Sunday, December 24, 2006

Fire Dept Shake Up

1/10
Favre explores Bay fire dept. controversies
By MARY G. SEILEY
Jan 10, 2007, 09:07

Bay St. Louis Mayor Eddie Favre is holding one-on-one interviews with everybody in the Fire Department, launching an investigation he said is largely based on concerns revealed in a recent Sea Coast Echo story. And when he's done with the Fire Department, Favre said he plans on top-to-bottom interviews throughout all the other city departments as well.The Fire Department interviews come in the wake of a story describing turmoil among personnel there that has left the department highly demoralized.
The controversy swirls around promotions, demotions and reported threats of dismissals, in accounts gathered by the Echo from numerous sources. It also involves accusations that some in the department were kept on the payroll full time after Hurricane Katrina, but rarely showed up for work over a period of several months.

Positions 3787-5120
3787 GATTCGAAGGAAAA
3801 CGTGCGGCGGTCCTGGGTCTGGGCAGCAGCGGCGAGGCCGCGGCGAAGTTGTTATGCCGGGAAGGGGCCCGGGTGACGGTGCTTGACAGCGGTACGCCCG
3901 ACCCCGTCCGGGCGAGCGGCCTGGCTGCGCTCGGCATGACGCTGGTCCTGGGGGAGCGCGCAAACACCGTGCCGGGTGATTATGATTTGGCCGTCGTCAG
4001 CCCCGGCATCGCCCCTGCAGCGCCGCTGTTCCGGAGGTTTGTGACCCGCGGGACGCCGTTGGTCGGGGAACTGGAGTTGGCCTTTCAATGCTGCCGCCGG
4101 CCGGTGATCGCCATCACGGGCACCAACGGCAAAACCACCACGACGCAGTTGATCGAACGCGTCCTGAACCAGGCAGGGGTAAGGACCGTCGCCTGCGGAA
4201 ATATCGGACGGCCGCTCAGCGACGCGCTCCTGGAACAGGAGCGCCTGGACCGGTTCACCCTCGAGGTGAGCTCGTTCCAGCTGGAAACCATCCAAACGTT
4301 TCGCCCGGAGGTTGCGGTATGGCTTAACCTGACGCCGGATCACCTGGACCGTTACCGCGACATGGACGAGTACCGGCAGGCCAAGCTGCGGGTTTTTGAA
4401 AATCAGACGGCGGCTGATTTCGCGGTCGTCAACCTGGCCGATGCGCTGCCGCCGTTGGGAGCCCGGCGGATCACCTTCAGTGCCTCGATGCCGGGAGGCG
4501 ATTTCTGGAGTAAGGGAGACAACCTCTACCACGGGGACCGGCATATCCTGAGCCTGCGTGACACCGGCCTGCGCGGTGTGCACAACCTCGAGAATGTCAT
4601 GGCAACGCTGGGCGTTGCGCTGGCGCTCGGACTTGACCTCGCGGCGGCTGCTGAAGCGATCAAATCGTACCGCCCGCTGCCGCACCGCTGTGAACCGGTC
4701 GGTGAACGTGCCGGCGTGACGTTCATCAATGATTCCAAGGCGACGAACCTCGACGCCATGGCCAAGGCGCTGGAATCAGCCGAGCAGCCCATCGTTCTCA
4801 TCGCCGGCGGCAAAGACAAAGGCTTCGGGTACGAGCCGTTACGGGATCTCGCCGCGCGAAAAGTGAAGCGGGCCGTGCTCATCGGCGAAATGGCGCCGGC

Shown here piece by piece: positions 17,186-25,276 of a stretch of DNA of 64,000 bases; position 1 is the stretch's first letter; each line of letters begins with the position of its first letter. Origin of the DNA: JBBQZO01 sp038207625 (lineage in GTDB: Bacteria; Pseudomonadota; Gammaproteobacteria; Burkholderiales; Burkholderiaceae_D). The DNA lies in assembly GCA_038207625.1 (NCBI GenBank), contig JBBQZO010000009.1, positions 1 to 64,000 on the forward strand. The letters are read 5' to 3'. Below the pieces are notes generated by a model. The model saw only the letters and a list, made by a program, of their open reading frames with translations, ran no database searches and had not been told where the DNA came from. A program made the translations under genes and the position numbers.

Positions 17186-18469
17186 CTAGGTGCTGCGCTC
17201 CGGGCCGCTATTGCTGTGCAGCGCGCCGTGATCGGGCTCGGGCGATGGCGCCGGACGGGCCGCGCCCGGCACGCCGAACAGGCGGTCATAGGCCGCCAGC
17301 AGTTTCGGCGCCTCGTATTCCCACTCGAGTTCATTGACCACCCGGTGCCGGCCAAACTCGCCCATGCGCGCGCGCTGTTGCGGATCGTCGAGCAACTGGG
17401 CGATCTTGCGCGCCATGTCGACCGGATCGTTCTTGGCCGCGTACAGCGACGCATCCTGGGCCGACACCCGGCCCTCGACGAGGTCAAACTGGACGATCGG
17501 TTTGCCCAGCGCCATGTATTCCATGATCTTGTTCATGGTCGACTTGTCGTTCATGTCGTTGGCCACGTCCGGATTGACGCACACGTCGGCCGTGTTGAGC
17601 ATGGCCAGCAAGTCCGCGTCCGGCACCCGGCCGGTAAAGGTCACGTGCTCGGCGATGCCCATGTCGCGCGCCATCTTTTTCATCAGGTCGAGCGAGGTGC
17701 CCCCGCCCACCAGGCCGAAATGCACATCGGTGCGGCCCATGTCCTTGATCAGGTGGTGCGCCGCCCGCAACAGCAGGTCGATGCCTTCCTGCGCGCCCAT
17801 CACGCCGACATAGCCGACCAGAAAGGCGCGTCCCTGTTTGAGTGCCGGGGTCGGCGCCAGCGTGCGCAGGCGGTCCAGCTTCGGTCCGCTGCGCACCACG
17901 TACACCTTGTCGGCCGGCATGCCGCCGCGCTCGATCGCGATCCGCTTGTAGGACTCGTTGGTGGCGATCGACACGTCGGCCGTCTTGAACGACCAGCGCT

Fire Chief Bobby Gavagnie said any discontent in the department is a natural outcome of personnel shuffles to expand the department. He said he refuses to employ the "good ol' boy" system or mere longevity to promote within the ranks, but rather taps the most qualified personnel to elevate.
It is not clear at this point exactly what criteria is being used for promotions in the Bay Fire Department. Gavagnie suspended the department's official promotion process indefinitely, in a June 2004 memo recently obtained by the Echo.
Favre said he was aware of that action, and Gavagnie was within his rights to repeal the promotion process that was in the department's handbook. All department heads, he said, develop their own promotion policies and operating rules – but subject to the mayor's approval.
The June 14, 2004, memo, said Favre, was issued because fire fighters were upset over new rules and standards that had been imposed in the department at that time. As recently as December 2006, Gavagnie approved a reorganization proposal involving three firefighters, but he gave his deputy chief, Pam San Fillippo, full authority to amend it or implement it. The chief said he's following standard military-style command in such matters.